Huawei G8 HeroHuawei’s new mid-range handset for Australia is designed to be seen. I mean, it looks fantastic in front of the Golden Gate Bridge, and so it should. With design cues reminiscent of Samsung’s Galaxy S6, and incorporating many of Huawei’s previous design elements, the G8 is a stunning looking device, and it’s a pleasure to use.

Internally, the G8 is powered by a Qualcomm Snapdragon 615 Octacore 4 x 1.5 / 4 x 1.2 GHz processor, with 3GB of RAM and 32 GB of on-board storage, supplemented by MicroSD storage up to 128GB. It seems that Huawei really seem to comprehend what makes an Android phone work well, and what differentiates a slouch from the top shelf – a processor is key, and the 615 is no slouch (though equally, it’s no 810/820) and lots of RAM makes a big difference.


Android 5.1 is standard, with Huawei’s Emotion UI (or EMUI) 3.1 included. Network connectivity is impressive, with LTE Cat 4 (150mbps) built in, though band support for the Australian market is yet to be confirmed closer to release, though the G8 will include support for Telstra and Optus’ 700 MHz bands, and Vodafone’s 850 MHz band.

The G8 display is a 5.5″ IPS display running at 1920x1080p, and it’s very easy to read indoors and out. A 3,000 mAh battery

The G8’s camera is another centrepiece; a 13MP rear camera with anti-shake image stabilisation is definitely welcome, and you can see some sample shots we’ve taken around San Francisco today; on the whole, the performance is good, perhaps even pretty great, but not quite in the same league as some other cameras on the market.

Most of the photos I took (of which, these are a good representative sample) worked out very well for a mobile camera, though some of the handling of light was a bit thrown off; while my Olympus E-M1 and other iPhone 6S’ in the group handled the dynamic lighting quite well, the G8 struggled in some of the environments we played with. It should be noted, though, for a 13MP camera with f/2.0 aperture, it did pretty damned well, and the OIS worked as advertised (especially in some of the windier environments!)

The front-facing camera is a 5MP job, and it does perform fairly well; in addition to the standard selfie, Huawei’s camera has a number of enhancement modes which can apply makeup to inappropriate subjects like me, as well as airbrushing out some of the chips and dents. It’s amusing for me, and definitely has its place for some users too.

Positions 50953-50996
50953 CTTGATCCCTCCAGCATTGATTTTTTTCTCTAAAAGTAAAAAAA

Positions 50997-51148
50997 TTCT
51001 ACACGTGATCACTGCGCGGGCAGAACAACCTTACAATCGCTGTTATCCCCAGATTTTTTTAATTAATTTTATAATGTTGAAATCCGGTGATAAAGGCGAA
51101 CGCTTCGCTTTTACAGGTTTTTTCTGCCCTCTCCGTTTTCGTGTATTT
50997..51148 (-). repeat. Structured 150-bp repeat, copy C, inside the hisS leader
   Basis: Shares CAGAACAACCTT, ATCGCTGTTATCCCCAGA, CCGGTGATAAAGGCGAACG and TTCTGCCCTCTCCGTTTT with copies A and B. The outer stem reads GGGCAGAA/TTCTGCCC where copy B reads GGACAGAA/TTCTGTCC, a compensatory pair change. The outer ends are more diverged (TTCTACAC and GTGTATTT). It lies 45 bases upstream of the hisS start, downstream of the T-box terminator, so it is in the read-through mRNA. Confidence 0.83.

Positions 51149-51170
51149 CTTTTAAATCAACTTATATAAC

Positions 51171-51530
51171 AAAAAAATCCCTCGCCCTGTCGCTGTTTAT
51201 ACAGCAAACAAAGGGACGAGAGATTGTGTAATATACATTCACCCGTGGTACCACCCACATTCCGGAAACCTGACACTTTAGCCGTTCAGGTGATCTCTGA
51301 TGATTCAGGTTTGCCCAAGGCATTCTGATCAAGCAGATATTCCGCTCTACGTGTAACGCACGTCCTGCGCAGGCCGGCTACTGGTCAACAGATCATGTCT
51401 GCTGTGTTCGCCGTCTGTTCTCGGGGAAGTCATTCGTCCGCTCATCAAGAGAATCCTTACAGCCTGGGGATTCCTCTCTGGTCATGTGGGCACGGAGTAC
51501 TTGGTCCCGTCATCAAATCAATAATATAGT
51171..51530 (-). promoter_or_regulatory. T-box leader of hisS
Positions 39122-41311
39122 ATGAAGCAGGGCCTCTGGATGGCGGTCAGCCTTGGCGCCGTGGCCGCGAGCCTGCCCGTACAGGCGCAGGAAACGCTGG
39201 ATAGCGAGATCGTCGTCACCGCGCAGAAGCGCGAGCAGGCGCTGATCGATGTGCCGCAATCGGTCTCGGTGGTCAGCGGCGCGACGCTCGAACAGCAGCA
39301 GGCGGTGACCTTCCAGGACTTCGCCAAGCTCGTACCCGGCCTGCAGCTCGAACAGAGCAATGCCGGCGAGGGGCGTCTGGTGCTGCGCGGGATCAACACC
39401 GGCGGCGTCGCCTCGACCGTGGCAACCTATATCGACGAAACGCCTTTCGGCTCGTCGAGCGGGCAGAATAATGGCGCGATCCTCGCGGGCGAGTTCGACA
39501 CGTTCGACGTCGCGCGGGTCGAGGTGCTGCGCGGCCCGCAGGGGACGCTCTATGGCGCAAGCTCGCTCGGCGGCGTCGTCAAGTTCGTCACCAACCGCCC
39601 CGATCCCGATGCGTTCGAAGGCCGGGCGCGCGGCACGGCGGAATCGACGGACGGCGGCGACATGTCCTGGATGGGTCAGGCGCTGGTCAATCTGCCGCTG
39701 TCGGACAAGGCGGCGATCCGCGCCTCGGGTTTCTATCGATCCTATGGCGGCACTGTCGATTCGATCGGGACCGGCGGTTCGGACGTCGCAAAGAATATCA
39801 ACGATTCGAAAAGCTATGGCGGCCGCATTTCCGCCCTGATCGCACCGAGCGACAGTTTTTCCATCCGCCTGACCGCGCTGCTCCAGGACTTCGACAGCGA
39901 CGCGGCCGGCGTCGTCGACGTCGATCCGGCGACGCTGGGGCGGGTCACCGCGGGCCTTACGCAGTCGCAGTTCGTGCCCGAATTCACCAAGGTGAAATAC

I must warn you, though, that selfies are not my thing. Obviously.

Panorama stitching is something else I tried out and with fairly good success; the interface is fast and intuitive, stitching takes very little time, and the results are equally impressive.

Golden Gate Bridge and Alcatraz
Golden Gate Bridge and Alcatraz
San Francisco's Twin Peaks
San Francisco’s Twin Peaks

Last, but by no means least, is the inclusion of a rear fingerprint sensor. In the same place, and perhaps with the same functionality, as that rumoured for tomorrow’s Nexus 6P, the fingerprint sensor is a key user interface with the handset — you can unlock the handset merely by placing a registered fingerprint over the sensor, it can take a photo when the camera is active, and when swiped, it can load the notification drawer (and with a second swipe, clear it). A very unique and useful way of interacting with Android, that’s for sure.

I’ve enjoyed my time with the Huawei G8 today, and I’m looking forward to a full review in a couple of weeks once we’ve had more time with the device.

Huawei’s G8 will be coming to Australia in October, though channels, local pricing and telco availability are yet to be finalised. We do know, though, that the G8 is on sale in Europe (in a slightly different configuration) for around 399 Euro, so we suspect local pricing will be somewhere in the range of $650 to $750. All will be revealed next month.

Ausdroid is in San Francisco for Google’s 29 September event, and accomodation for our travel was provided by Huawei.

Inline Feedbacks
View all comments

Does it have a RGB notification light?

Those specs are similar to the Moto X Play (which also has a better battery). It would need to be a lot cheaper before it sells well, but if the price was right, it’s an interesting option.


I know Chinese manufacturers do tend to drop prices pretty quick, but can you imagine a phone with a mid-range processor selling well at that $650-$750 price point? These kinds of phones are attractive to enthusiasts i.e. readers of this site, but we can also tend to be total spec snobs 🙂

Phill Edwards

Sounds like a good phone. You called it a “mid-range handset”, but what makes this mid-range rather than high-end? Is it the processor, and if so did you notice any processor-related issues?